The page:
#Picture 01

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Route 2, Box 19-A Perryton, TX 79070

The older generation reminisced about days gone by, the younger generation got a glimpse backward into agricultural history, and everybody seemed to have a good time at the eighth annual Golden Srpead Antique Machinery Association Show. The Show was held September 21-22, 1985 in the Texas Panhandle near Perryton on the Donald Sell farm with plenty of open space for the antique exhibits, parade, flea market, thrashing, steam engines, campers, parking and lots of food. In fact there was almost too much space when a team of mules happened to break loose and took off for the 'back forty'. 'Just like in the old times, folks,' the announcer reported.

The large crowd had plenty to look at for a memory-making weekend.

The two-day event held the third weekend in September each year features a parade each day. As the announcer tells about the equipment, it is driven past the grandstands. A real crowd pleaser is the mule-drawn equipment. . .such things as header and barge, Dee ring Ideal Reaper, two-bottom plow, and fertilizer spreader. The mule powered Ransomes & Sims Horse Power Thrashing Machine and the antique feed grinder make a vivid point in the progress of agricultural equipment.

The parade begins each day with a demonstration of the hand sickle and cradle sy the as examples of the way grain was harvested less than 200 years ago... and basically, the same way grain was harvested 2,000 years ago. The parade progresses to the mule-drawn equipment, on to the tractor-pulled combines, and concludes with the actual thrashing of wheat with a steam engine powered thrashing machine. It demonstrates an incredible story of progress in harvesting grain.

The show and parade also features a large number of antique tractors, including a small 1912 'Little Bull' and a twelve ton 1917 Twin City recently purchased by Dan and Donald Sell. The Twin City made its first appearance in the Golden Spread Antique Machinery Show this year after being featured for the past twenty-eight years at the Midwest Thresher's Reunion in Mt. Pleasant, Iowa. A 1918 Flour City, 20-35 shown is one of only three known to exist. A large variety of antique tractors was exhibited. The varied sizes, years, wheel lugs, and engine sounds give an interesting facet to the parade.

Among the antique cars and trucks paraded was a 1938 Ford Texas Highway Patrol car complete with its driver in 1939 trooper attire. The car was a part of the Texas Department of Public Safety 50th Anniversary celebration in Austin last summer. It was used as the personal limousine for Governor Mark White and Colonel Adams, head of the Texas Highway Department. Before 1938 the Texas Highway Patrol used motorcycles only.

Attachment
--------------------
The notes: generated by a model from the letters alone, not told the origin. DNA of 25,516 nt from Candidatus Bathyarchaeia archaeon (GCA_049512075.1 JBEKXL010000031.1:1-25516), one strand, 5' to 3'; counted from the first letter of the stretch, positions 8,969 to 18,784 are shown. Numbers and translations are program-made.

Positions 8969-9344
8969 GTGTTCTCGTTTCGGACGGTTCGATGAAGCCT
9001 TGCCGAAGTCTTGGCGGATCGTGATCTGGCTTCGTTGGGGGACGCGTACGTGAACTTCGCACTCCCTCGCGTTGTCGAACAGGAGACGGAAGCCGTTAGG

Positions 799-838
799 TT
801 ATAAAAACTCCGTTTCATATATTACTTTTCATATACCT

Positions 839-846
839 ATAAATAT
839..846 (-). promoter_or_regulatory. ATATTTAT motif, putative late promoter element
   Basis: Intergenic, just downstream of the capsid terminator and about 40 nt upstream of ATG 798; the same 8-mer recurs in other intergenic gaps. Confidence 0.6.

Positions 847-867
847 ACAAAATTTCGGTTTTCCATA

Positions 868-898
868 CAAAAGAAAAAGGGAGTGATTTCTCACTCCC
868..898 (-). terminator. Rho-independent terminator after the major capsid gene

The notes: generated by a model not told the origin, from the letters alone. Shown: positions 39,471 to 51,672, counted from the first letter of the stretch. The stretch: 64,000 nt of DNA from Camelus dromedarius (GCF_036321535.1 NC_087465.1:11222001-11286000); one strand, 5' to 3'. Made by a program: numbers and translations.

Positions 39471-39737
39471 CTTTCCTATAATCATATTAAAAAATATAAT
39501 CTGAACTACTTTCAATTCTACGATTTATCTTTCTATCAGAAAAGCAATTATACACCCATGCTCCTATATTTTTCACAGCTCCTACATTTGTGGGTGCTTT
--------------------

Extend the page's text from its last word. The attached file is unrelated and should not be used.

A good variety of antique cars was exhibited including a 1916 Case seven passenger touring car in original condition, a 1923 Columbia sedan, and a 1911 Maxwell Speedster.

Mule powered header and barge passes by in parade at the Golden Spread Antique Machinery Association annual show. The header, in the foreground, cut the grain, and the grain was conveyed to the barge which was driven along beside it. The grain was dumped in piles and later thrashed by a thrashing crew. It was primarily 1915-1920's.

A working cow dog demonstration during the parade by Charles Custer and his border collies shows his dogs penning and loading a group of steers on the parade grounds.

The parade features a steam engine incline demonstration by engineer J. D. Wilbanks of Spearman, as well as the steam engine whistle code.

Many gasoline engines were on display.

A crowd favorite was the blacksmith shop of Ken and Kevin Henry of Garden City, Kansas. They demonstrated making square nails, hemp rope, and other things.

A Sunday morning church service was well attended.

Flea market exhibitors showed a wide variety of items.

The large crowd attending came from a wide area. One visitor from Arizona filmed the entire two hour parade on his video camera. A TV station from Houston was present.

The Golden Spread Antique Machinery Association members give many hours of labor in putting on the annual Show. They feel it is a worthwhile project to preserve and show a bit of our heritage to the modern world. It's a big job, but perhaps two signs seen at the Show express a lot. One sign in front of the grandstands proclaims 'Caution Adults at Play'. The other sign, featured on a gasoline engine exhibit, quipped, 'Grandpa's Toys.. .The only difference between men and boys... is the price of their toys.'